When one visits many of our states, one would see what a scholar of techno-economic development refers to as “development myopia.” Most of our governors use flawed theories and archaic ideas to stimulate economic growth in their states. People need food, housing, transport, electricity, jobs, healthcare and security, but they are provided with airports and stadiums in billions of Naira. This is akin to the case of medical myopia where a patient suffering from malaria is not properly diagnosed and treated, but suddenly death is the outcome for such a display of ineptitude. In such states, continued decline of their economies is inevitable. That is the tragedy in most states of the country where dire poverty has replaced affluence.

Most roads in the country are in a state of disrepair. Health facilities are in a state of decay. About 13.5 million of the children residing in all the 36 states are out of school roaming the streetseither begging for money or selling cheap commodities from other countries. The nation has a youth bulge which is currently a liability as more than 55 percent of our youths (18-35yrs) are either unemployed or underemployed, according to statistics. One can only imagine what Nigeria will look like if states can boast of jobs, good roads, electricity, pipe-borne water, healthcare facilities, and sufficient food. But only very few governors come up with brilliant responses to the needs of the people. To worsen the matter, many Nigerians are passive to an extent that often, our emperors find themselves spending recklessly the meagre allocation they get from the monthly Federation Accounts Allocation Committee meetings. Nigeria wants it this way and that is why the states have adopted the begging bowl approach to survival. At the end of each month, state officials go cap in handto Abuja to share money. It’s very disturbing to see owners of resources go to someone else to beg for a little of what belongs to them. That is the way our 1999Constitution says it should be.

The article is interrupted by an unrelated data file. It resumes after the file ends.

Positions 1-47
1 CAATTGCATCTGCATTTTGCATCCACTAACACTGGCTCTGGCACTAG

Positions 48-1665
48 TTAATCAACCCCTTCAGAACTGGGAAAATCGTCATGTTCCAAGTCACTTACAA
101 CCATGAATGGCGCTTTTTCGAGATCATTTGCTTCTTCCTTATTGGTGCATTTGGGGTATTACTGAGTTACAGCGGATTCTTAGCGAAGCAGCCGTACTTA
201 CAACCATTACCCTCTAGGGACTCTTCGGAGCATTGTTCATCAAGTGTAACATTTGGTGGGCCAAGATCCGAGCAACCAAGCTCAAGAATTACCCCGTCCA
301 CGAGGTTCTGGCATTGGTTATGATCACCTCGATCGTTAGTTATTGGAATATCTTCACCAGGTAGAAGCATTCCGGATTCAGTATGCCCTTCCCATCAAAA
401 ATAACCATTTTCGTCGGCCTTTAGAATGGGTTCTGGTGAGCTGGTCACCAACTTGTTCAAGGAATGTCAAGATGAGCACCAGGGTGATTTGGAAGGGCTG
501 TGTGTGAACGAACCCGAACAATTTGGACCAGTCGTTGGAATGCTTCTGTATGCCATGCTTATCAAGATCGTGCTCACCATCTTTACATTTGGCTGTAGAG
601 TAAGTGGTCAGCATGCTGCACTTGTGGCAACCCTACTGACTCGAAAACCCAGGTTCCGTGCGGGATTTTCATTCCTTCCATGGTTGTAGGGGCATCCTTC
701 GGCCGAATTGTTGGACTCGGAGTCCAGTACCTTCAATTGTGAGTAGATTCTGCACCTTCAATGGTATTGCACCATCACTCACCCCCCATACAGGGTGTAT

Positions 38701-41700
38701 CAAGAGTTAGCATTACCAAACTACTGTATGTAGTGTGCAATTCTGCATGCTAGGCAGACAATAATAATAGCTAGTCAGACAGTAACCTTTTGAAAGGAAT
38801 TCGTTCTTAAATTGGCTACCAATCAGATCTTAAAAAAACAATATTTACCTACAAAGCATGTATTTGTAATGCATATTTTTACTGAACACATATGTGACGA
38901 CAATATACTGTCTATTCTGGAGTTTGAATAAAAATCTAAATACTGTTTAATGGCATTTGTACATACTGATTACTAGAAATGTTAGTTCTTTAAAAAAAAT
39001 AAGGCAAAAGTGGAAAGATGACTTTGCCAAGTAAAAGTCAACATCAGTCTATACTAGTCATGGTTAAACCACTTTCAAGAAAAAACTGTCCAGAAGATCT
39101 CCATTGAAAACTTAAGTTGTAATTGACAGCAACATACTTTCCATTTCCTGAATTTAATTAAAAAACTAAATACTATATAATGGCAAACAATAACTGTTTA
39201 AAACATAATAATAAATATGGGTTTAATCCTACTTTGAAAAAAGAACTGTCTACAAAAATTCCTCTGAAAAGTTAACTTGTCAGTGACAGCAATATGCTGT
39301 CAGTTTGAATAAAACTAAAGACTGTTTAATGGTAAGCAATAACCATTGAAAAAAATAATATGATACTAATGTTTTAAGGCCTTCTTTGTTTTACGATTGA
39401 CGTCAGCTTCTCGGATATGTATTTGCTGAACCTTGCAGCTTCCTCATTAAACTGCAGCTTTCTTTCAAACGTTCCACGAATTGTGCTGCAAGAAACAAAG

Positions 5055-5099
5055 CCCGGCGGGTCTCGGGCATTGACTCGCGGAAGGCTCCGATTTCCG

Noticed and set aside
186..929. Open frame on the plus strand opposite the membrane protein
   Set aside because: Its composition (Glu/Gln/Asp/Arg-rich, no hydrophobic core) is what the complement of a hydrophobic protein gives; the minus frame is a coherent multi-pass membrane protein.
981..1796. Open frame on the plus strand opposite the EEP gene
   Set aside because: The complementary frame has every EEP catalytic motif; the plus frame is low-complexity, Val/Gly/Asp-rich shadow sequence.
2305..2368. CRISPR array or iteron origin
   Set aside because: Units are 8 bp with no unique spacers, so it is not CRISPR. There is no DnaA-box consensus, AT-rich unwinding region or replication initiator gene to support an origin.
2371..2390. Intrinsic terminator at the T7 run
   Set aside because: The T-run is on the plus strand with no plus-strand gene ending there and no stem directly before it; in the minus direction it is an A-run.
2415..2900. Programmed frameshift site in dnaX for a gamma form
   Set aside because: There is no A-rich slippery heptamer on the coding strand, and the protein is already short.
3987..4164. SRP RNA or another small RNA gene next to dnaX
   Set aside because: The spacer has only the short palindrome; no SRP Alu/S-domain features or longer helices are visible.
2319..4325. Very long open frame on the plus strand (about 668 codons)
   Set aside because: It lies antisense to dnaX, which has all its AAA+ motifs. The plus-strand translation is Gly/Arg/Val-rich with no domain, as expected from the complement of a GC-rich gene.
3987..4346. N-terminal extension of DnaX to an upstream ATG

The newly elected governors and state legislators are congratulated. They must be innovative and be close to the people as they govern their states by adopting the bottom-up approach to leadership. Nigerians deserve a better deal from democracy. We need to transform our states, and this requires a deliberate action on the part of all the state governors and the citizens of Nigeria. Most importantly, our state governors should demonstrate capacity to create, renew and increase wealth of the people who voted them into office on a continuous basis. The coast of poverty across 36 states is expanding at an alarming rate. This calls for meaningful economic reforms throughout all the states of Nigeria.


MA Johnson